By James Kwak
Now is as good a time as any to remind people of who provides all those detailed projections of where Hurricane Sandy is going to hit and how strong it’s going to be: the federal government. No matter how you get your weather news—local TV or radio, The Weather Channel, AccuWeather, whatever—hurricane forecast information originally comes from the National Hurricane Center, which is part of the National Weather Service. The raw data come in part from the Hurricane Hunters, the pilots who fly planes into hurricanes, who are part of the Air Force Reserve and the National Oceanic and Atmospheric Administration. The computer models that predict where hurricanes are going to strike are developed by the NHC.
In August 2011, Simon and I were on vacation with our families in Southern Florida as Hurricane Irene was approaching the East Coast. Simon had the idea of using government weather services as the example to lead off chapter 4 of White House Burning, “What Does the Federal Government Do?” I like this example because almost everyone agrees that the federal government should be engaged in disaster prevention, disaster relief, and even weather forecasting. In 2005, Rick Santorum proposed a bill that would have prevented the National Weather Service from providing weather forecasts to the public—but he insisted that the NWS should gather weather data and provide it to private companies so that they could make money off of it. (AccuWeather is based in Pennsylvania, Satorum’s state, by the way.)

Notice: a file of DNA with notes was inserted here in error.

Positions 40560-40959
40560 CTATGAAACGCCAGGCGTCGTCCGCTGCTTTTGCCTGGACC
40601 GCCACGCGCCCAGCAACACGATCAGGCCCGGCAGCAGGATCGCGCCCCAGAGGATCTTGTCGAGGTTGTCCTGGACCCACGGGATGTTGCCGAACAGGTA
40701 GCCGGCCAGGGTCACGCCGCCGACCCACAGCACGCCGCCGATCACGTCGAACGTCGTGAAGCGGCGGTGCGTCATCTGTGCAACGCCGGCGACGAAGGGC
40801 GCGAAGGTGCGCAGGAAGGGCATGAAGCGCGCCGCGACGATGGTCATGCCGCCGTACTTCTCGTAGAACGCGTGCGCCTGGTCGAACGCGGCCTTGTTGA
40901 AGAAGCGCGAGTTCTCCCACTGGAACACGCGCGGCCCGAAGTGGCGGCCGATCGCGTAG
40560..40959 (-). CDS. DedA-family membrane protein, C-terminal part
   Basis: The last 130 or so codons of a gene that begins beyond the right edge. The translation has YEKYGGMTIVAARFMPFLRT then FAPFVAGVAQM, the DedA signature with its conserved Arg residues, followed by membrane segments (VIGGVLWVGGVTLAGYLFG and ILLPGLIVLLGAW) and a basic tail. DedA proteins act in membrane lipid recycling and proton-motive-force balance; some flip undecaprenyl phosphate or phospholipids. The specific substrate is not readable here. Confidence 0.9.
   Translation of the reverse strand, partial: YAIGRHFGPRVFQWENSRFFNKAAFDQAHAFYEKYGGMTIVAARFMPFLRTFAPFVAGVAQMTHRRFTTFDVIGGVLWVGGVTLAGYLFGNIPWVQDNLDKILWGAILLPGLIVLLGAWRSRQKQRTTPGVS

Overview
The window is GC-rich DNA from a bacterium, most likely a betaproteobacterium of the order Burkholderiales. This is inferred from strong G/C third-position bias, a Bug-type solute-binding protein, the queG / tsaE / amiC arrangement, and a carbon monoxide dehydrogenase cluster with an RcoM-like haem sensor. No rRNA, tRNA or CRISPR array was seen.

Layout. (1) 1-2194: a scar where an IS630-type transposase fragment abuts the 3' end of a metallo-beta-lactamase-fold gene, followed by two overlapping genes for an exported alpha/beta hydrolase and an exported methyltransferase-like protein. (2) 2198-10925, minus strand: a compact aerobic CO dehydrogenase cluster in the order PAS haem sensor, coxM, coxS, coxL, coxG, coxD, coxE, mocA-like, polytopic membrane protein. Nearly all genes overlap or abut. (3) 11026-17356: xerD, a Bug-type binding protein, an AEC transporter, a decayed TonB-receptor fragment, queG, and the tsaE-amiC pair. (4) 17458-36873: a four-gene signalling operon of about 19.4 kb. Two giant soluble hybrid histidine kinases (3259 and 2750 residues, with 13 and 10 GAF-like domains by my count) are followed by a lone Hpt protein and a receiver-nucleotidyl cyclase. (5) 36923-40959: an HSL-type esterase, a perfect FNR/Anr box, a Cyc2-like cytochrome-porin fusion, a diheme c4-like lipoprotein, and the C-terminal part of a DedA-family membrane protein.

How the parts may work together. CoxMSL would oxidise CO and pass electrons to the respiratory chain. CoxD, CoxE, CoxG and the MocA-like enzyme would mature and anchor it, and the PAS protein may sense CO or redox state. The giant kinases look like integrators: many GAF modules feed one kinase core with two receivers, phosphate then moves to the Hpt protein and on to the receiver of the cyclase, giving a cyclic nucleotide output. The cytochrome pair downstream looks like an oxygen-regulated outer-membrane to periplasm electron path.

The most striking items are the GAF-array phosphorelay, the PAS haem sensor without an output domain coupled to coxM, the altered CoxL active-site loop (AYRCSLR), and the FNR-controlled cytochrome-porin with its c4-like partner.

There’s a strong case to be made that hurricane research is one area where a small amount of taxpayer spending has had huge public benefits. That argument is made by Jeff Masters of Weather Underground. I was going to put it into White House Burning, but I didn’t think one of his sources said what he wanted it to say. Still, as I discussed in a previous post, it is highly likely that more accurate forecasts have saved tens or hundreds of millions of dollars in unnecessary evacuations for each large hurricane.
What do Mitt Romney and Paul Ryan think about taxpayer-funded hurricane research? We don’t know what Mitt Romney thinks because we don’t know what he thinks about anything (wait . . . this month he’s a moderate, so he’s probably for it . . . but isn’t he in favor of private sector innovation, so maybe he’s against it . . . how does his head not explode?). But we know what Paul Ryan thinks about it because the House tried to cut Hurricane Hunter funding by 40 percent in 2011. Let’s see what he has to say about that on the campaign trail.
The bigger issue is that Romney-Ryan calls to cut government spending run into the problem that most government spending is on things that most people like, such as disaster forecasting and prevention. This is why they can’t say in particular what programs they would cut, just like they can’t say what tax deductions they would eliminate, because that would be obviously stupid or unpopular. Instead, when they open their mouths to talk about government spending, they want more of it, like Mitt Romney saying we need an even bigger navy. (By contrast, Robert Gates, a Republican defense secretary, thought that eleven aircraft carrier groups were more than enough in a world where no other country had more than one—and that’s already stretching the definition of aircraft carrier group.)
Romney-Ryan is all about lower tax rates, more spending on things they like, and nothing (tax increases or spending cuts) that would actually make anyone worse off. What’s wrong with this picture?